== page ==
The Meteora monasteries rise at the centre of Greece, where
Pinios river emerges from the deep canyons of the Pindus range
and surges into the Thessalian plain.
These are gigantic rocks
etched by time into a variety of shapes; grey stalagmites rising
towards the sky, they appear as nature's gift to the pious who,
dnven by faith, have opted for solitude and a life of worship.
The Monasteries, with their wooden galleries and corniced
rooftops, crown the summits of these formidable pinnacles.
Precariously hanging over the sinister abysses, with the Pindus
range at their back and the vast plain, woods, gorges and
picturesque villages below, these unwordly hermitages compose
one of the most breathtaking sites on earth.
In the late Byzantine period and during Ottoman rule this monastic
community became a sanctuary of the persecuted. On these
barren and inaccessible rocks a centre of Byzantine art was
created. The history of the Meteora monastic community begins in
the 11th century. During the 9th century hermits settled in the
caves and crevices of the rocks. On Sundays and important
holidays they gathered in Doupiani, near Kastraki (where the
monastery and church of the Virgin Mary was later built), to read
mass. As monks increased, the cloisters of Doupiani and Stagi
The development of the community, however, may be more
thoroughly traced from the 14th century onwards when the first
monasteries were established.
Between 1356 and 1372 the monk Athanasius founded what was
to become the most important of all the Great Meteoron at Platis
Athanasius imposed very strict rules on the community,
including the exclusion of women from the area.
In 1388 John
Uresis, a disciple of Athanasius and a grandson of the Serbian
prince Stephen, retired to the monastery as monk Joasaph and
endowed it with many riches and special privileges.
Soon the Great
Meteoron gained preponderance over all of the communes and
hermitages of the area.
The development of the monasteries as
well led to the illustrius period of monastic life particularly in the
15th and the 16th centuries.
Gradually the community began to deteriorate; of the twenty-four
monasteries that had been built throughout the years, only very few
continue to operate. In fact only five monasteries are still inhabited
today -the Great Meteoron, Agia Trias, Varlaam, Agios Stefanos
and Roussanou (the last two by nuns).
A good paved road makes access to each of the main monasteries
easy and interesting. They may be visited in succession on a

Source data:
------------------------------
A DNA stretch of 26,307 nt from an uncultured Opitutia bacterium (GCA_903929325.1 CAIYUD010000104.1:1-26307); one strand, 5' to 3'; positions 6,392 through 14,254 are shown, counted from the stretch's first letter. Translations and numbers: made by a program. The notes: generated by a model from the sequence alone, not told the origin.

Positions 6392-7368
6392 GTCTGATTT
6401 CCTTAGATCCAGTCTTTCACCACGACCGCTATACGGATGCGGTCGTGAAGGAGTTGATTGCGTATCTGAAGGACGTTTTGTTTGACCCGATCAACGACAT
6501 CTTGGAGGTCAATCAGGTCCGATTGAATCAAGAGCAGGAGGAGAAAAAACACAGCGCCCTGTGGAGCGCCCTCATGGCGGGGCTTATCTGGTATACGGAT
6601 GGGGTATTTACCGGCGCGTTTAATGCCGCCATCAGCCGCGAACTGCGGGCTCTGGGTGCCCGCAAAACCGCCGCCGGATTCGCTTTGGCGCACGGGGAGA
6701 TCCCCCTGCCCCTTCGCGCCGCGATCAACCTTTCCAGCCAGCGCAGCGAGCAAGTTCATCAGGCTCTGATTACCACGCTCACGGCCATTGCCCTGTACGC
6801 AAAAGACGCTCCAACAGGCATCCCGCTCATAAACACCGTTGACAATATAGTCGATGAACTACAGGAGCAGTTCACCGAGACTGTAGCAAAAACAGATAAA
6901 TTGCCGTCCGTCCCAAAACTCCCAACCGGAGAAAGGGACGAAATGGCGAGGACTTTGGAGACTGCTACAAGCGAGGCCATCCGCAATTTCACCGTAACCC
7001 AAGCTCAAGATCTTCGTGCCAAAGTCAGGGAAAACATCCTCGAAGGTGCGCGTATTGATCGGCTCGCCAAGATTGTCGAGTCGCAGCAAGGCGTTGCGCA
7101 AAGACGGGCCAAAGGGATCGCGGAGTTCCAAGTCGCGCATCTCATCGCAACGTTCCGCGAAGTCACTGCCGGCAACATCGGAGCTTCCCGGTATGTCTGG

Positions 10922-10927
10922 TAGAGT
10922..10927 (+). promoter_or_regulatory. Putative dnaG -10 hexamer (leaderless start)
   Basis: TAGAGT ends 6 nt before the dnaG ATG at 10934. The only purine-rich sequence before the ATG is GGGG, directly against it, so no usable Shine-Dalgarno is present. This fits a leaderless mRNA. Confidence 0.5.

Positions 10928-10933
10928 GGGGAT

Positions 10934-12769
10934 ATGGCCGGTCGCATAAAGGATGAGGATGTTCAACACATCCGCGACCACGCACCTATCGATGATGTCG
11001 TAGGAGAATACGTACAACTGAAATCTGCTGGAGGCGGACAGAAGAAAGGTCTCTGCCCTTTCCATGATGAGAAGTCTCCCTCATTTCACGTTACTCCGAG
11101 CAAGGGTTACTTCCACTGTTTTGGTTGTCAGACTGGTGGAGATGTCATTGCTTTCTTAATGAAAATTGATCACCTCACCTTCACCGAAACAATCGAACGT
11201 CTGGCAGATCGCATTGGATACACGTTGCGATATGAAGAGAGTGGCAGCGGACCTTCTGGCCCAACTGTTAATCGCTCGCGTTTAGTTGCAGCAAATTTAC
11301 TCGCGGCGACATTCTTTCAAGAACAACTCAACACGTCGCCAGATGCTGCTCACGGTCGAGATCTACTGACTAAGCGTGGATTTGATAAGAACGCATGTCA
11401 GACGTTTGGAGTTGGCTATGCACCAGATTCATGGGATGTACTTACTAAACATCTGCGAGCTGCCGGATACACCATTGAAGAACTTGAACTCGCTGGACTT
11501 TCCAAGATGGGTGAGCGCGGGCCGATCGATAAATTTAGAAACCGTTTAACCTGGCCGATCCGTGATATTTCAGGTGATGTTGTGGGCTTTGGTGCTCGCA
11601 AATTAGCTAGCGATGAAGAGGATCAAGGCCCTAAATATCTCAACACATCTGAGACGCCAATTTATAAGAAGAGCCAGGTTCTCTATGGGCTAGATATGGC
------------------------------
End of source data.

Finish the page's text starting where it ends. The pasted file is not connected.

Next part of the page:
single trip (21 km from Kalambaka and back).
On the left of the
road to the monasteries, at the foot of the Meteora, stands
Doupiani hermitage and the 12th century chapel of the Virgin.
Nearby are the ruined monasteries of Pantocrator and Doupiani.
3 km from Kalambaka and again on our left is the monastery of
Agios Nikolaos Anapafsas. Built slightly before 1510 it was
decorated in 1527 with beautifully preserved frescoes by the
famous hagiographer Theophanes the Cretan.
Close by are the
ruins of the monastery of Agia Moni, built around 1315.
Six km out, the road forks south and northwards. At the truning, on
our right we go by the Roussanou monastery, probably built in
1288 and renovated as a monastery in 1545. It contains frescoes
of the Cretan School, made in 1560.
Following the southern route, which will eventually take us to the
monastery of Agios Stephanos, we first come upon the Agia Trias
monastery, built between 1458 and 1476 by the monk Dometius.
Situated on a particularly beautiful pinnacle, it is reached by a
circular flight of stairs (approximately 140 steps).
At the end of the
road is the nunnery and Museum of Agios Stephanos.
gorge separates the pinnacle from the main cliff; the two rocks are
connected by a bridge.
Referred to as a hermitage at the beginning of the century, in 1333
Agios Stephanos was visited by Emperor Andronicus the III
The head of the saint is preserved in the monastery's
cathedral Agios Haralambos. In the old church of Agios Stephanos
(1350) one can still admire the beautiful gold-leaved wood
carvings, wall paintings and old icons.
Back to the crossroads and on the northern route one soon comes
upon the monastery of Varlaam by climbing 195 steps. It was built
as late as 1517 by the brothers Theophanes and Nectarios, sons
of a rich family from Janena, on the site of the old hermitage of the
The frescoes in the chapel of All Saints are by the
famous hagiographer Franco Catellano, done in 1548; the Narthex
in 1566. The chapel of the Three Hierarchs was renovated in 1627.
The road stops at the Great Meteoron, the biggest and the most
important of the monasteries. In older days ascent to the
monastery was made by jointed ladders and by nets or baskets.
Today one goes up a flight of 115 steep, irregular stairs cut into the
Thanks to lavish endowments the Great Meteoron
became autonomous and acquired many valuable works of art.
One should also visit the exquisite church of the Transfiguration
with fine frescoes, fascinating to the visitor, and an intricate twelve
- sided dome.
Of interest too are the monastery's Refectory - today a Museum -
and its Library's numerous manuscripts and rare books.
When stopping at these isolated monasteries and looking at the
Pindus range and the Thessalian plain down below, one
understands why the hemmits chose this spot in order to serve
God and approach him.